The amount of carbon we have on Earth doesn’t change. It is the same as it is now as it was millions of years ago when the dinosaurs roamed the Earth. Most carbon is stored in reservoirs, or sinks, such as rocks and sediments, while the rest is stored in the atmosphere, oceans, and living organisms. Carbon is released back into to the atmosphere through respiration by animals and plants. It is also released by burning materials such as wood, oil and gas. This is called the carbon cycle.
The carbon cycle
Carbon is a crucial element for all life on Earth. Carbon is the basic building block of life and helps form the bodies of living organisms. Its compounds form solids, liquids and gases.
Carbon may be either ‘organic’ or ‘inorganic’. Organic carbon is found in:
- living or dead organisms
- fossil fuels
- small deposits in rocks
- dissolved in water
- dispersed in the atmosphere
The majority of the inorganic carbon exists as carbon dioxide, carbonate and hydrogen carbonate.
There is a continuous two-way flow of carbon between the organic and inorganic forms. Inorganic carbon is found in what is known as an oxidised state, which is reduced to organic carbon during photosynthesis. Organic carbon can be oxidised by atmospheric oxygen, usually through respiration (breathing).
The energy released during respiration is used both by plants and animals to maintain their bodily functions. A similar process in which oxygen cycles between the atmosphere, the Earth and living organisms interlinks with the carbon cycle, and photosynthesis (the process plants use to produce energy from their food) and respiration are central to both.
More than 99 per cent of the carbon in the carbon cycle is found in the Earth’s crust. Most of this has a biological origin, deposited on the ocean floor from the remains of the many marine creatures that use calcium carbonate in their skeletons and shells. After consolidation, these deposits may form a rock known as limestone.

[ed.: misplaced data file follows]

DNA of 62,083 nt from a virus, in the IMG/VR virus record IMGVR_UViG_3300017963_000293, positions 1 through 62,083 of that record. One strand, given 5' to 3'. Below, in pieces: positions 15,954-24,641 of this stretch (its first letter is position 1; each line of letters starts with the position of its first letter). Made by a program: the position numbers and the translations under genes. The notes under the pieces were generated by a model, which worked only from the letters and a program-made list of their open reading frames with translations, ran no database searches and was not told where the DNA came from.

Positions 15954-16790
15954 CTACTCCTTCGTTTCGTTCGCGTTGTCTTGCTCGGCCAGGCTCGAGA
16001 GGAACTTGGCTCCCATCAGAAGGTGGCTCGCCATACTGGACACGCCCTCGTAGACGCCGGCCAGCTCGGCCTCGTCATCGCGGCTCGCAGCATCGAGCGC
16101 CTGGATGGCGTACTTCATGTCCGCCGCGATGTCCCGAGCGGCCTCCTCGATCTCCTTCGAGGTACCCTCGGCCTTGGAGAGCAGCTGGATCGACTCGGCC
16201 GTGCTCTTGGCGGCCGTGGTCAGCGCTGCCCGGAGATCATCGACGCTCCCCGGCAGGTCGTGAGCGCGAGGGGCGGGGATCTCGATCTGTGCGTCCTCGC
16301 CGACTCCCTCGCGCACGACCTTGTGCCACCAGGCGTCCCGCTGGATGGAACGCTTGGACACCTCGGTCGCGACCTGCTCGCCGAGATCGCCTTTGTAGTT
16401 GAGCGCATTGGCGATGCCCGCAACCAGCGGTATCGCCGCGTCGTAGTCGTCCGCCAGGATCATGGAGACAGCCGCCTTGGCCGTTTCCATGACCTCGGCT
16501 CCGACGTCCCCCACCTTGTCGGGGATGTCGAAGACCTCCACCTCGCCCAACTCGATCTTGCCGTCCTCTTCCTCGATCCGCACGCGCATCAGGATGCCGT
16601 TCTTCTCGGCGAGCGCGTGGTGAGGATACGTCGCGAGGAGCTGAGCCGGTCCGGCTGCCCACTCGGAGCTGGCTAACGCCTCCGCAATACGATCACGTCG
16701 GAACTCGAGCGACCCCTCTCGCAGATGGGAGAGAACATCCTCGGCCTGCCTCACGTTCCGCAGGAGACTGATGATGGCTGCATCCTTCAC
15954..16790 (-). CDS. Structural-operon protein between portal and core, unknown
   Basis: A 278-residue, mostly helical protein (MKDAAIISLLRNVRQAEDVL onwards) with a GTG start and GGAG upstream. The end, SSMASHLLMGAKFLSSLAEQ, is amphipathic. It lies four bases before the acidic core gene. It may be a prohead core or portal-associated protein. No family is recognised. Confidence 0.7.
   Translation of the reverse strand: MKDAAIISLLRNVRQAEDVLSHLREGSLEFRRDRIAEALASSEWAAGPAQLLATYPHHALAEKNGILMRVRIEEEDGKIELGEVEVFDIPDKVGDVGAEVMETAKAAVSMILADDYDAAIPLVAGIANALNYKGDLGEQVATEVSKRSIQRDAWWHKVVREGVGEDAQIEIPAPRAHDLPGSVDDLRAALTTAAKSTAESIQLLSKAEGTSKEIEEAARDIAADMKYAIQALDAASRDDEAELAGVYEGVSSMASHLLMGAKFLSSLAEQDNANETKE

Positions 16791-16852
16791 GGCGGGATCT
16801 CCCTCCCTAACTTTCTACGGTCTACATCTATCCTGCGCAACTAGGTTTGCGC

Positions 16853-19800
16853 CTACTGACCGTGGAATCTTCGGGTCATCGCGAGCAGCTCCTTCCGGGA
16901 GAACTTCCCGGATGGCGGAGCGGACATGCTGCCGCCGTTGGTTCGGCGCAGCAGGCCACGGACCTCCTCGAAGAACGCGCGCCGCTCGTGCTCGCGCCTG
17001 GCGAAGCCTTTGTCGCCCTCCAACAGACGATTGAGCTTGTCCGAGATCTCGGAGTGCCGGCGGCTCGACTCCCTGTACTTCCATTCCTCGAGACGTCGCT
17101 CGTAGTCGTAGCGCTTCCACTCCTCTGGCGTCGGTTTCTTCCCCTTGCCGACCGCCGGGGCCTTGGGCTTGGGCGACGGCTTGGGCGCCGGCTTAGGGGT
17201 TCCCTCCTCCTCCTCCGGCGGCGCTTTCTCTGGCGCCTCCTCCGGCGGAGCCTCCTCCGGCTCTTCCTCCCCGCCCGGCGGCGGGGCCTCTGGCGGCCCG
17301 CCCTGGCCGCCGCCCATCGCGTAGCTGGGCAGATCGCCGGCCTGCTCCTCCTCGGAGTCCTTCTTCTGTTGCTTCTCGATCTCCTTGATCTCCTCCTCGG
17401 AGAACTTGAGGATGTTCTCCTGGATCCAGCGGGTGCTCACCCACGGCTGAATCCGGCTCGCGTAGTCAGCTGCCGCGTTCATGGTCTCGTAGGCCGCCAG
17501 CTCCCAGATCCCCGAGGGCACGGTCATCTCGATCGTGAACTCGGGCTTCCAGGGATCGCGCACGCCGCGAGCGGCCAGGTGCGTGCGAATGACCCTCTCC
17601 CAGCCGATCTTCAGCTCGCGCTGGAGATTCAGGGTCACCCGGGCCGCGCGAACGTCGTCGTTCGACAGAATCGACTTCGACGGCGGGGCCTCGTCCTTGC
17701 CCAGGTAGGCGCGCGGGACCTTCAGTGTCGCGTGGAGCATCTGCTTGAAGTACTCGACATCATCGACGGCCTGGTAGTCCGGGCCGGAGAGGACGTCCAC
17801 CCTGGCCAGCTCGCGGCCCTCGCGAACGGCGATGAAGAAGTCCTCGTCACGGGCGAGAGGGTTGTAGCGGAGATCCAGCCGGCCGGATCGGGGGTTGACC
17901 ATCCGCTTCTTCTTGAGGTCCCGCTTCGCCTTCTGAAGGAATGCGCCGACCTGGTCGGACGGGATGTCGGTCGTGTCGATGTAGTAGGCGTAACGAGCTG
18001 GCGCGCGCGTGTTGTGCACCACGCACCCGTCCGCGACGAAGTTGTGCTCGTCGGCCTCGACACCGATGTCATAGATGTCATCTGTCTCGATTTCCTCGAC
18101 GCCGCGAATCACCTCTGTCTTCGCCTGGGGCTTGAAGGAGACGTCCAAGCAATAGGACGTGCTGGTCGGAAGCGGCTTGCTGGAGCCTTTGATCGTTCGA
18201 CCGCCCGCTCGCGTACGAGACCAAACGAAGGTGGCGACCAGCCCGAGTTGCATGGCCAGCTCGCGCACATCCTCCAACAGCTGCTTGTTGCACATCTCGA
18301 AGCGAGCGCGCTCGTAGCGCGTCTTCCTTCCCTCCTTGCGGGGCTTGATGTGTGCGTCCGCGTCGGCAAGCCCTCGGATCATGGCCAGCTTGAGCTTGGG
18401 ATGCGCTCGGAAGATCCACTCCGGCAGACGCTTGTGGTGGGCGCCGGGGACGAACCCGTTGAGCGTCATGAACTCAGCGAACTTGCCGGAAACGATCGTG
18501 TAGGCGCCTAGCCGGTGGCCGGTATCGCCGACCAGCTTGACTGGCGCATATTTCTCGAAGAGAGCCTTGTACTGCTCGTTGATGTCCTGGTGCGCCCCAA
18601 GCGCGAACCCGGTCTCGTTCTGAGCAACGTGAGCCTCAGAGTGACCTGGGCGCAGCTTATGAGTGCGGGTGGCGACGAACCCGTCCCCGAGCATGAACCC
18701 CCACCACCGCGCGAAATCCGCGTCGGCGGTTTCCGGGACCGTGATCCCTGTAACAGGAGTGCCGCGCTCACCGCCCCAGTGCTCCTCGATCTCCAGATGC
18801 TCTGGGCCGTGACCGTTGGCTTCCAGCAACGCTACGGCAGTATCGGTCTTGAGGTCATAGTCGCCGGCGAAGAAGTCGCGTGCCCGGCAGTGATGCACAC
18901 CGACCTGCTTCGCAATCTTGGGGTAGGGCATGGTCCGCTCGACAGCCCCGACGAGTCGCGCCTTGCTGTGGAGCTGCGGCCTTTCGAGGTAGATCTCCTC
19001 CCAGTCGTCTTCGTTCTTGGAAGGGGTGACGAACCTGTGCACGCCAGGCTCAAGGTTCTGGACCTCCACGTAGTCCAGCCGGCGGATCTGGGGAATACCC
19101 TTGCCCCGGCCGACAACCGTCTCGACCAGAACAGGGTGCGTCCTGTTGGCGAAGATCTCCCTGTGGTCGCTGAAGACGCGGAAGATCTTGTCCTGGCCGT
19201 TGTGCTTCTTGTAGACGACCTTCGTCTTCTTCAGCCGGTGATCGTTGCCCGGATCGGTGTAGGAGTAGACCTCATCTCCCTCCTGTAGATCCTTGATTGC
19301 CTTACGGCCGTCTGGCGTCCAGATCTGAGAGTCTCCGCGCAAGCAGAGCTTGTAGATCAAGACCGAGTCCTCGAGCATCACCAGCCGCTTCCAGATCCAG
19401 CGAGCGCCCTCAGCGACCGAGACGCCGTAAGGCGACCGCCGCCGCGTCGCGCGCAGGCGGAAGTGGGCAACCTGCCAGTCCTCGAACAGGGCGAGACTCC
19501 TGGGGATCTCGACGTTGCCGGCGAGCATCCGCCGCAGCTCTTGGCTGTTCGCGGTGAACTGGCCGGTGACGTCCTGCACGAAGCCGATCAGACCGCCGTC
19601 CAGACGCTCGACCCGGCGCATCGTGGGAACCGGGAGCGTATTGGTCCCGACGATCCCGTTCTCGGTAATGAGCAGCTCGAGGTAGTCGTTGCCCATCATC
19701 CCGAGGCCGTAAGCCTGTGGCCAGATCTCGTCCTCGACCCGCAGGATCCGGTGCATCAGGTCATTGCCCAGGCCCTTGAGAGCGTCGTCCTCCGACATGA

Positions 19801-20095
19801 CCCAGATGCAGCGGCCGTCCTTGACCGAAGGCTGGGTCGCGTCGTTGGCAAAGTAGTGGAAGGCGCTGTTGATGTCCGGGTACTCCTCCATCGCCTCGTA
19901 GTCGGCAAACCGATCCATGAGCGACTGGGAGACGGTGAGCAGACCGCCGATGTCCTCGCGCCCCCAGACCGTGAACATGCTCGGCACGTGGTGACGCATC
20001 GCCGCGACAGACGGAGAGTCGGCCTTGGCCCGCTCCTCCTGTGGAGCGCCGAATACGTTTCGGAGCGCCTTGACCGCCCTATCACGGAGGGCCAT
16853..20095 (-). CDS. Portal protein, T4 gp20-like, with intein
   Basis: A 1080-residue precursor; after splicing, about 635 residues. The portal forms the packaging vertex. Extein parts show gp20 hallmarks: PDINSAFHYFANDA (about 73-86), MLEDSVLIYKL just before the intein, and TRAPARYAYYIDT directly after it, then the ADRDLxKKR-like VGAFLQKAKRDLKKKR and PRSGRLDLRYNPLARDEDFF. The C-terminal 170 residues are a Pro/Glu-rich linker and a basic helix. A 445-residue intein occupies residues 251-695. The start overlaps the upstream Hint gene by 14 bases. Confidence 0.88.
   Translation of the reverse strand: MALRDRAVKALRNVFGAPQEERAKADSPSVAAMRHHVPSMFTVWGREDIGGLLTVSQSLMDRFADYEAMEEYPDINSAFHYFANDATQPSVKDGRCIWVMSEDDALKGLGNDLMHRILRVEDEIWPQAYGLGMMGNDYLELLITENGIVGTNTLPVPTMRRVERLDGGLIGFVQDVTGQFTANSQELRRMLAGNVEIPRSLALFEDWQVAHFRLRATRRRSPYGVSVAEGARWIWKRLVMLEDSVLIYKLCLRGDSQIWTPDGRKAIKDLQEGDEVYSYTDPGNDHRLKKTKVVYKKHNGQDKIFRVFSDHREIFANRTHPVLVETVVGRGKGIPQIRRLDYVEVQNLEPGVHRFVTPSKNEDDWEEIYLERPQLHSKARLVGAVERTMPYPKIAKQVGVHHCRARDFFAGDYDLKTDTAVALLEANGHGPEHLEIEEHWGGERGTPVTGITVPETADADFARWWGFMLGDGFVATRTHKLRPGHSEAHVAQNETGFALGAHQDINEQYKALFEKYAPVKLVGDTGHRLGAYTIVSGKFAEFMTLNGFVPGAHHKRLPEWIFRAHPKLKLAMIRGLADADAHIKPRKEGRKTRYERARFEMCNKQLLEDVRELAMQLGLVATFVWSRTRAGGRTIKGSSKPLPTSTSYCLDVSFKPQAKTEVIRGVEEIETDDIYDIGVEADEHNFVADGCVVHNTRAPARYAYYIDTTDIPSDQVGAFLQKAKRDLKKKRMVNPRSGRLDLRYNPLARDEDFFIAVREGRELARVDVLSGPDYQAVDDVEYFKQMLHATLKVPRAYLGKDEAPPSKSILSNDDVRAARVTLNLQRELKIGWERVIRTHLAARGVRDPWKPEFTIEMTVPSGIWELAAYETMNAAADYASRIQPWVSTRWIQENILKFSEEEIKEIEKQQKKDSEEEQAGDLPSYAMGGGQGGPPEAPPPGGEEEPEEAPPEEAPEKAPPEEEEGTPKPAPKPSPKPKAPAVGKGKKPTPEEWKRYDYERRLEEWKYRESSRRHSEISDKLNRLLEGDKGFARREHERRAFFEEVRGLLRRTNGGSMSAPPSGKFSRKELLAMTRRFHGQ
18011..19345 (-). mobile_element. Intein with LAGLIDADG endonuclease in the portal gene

Carbon dioxide levels in the atmosphere
Carbon dioxide is a gas that contains carbon and oxygen; it has twice as much oxygen as carbon and is often written as CO2 for short. CO2 levels in the atmosphere depend on a balance between CO2 sources and sinks: sources give out CO2 and sinks absorb and store CO2.
Geological sources of CO2 in the atmosphere are:
- gases escaping from the Earth’s mantle
- erosion of rocks containing carbon, such as limestone
By contrast, the erosion of silicate rocks is a process that tends to remove carbon dioxide from the atmosphere. Rain water is slightly acidic because it incorporates carbon dioxide from the atmosphere. The result of this rain falling on silicate rocks is the formation of chemicals called bicarbonates, which are washed into the oceans and eventually incorporated into the mantle through the process of subduction.
Volcanoes can increase CO2 in the atmosphere. Volcanism was much greater during the middle part of the Cretaceous Period, around 100 million years ago, which is why CO2 levels in the atmosphere were much higher then, resulting in a much warmer climate.
Methane is a gas that is composed of carbon and hydrogen; it contains four times as much hydrogen as carbon and and can be written as CH4. It is actually a much more powerful greenhouse gas than CO2 but is less concentrated in the atmosphere.
There is a large amount of CH4 frozen into a type of ice called methane hydrate, which is found in permafrost, which is ground that remains frozen throughout the year. The structure of methane hydrate holds molecules of CH4 much closer together than if they were in their gaseous form. This means that solid methane hydrate can potentially hold a lot of CH4 gas.
There is a large quantity of CH4 below the sea floor and in permafrost soils. Methane in these reservoirs can be released by processes likes temperature changes or disturbing the sediment as a result of submarine landslides.
The amount of methane hydrate in permafrost soils is poorly known, with estimates ranging from 7.5 – 400 gigatonnes of carbon. If all this methane hydrate were to melt, there could be catastrophic changes to our climate.
Methane hydrates are a component of the ‘cryosphere’; anywhere on Earth where water is in solid form is known as the cryosphere: this includes snow, ice and permanently frozen ground. These all play different roles within the climate system. For example, the continental ice sheets of Antarctica and Greenland actively influence global climate over geological time scales, but they may also have more rapid effects on sea level. Changes in the cryosphere are connected to global-scale feedbacks, including solar reflectivity and ocean circulation.
Stephenson, M. (2018) Energy and Climate Change. Elsevier.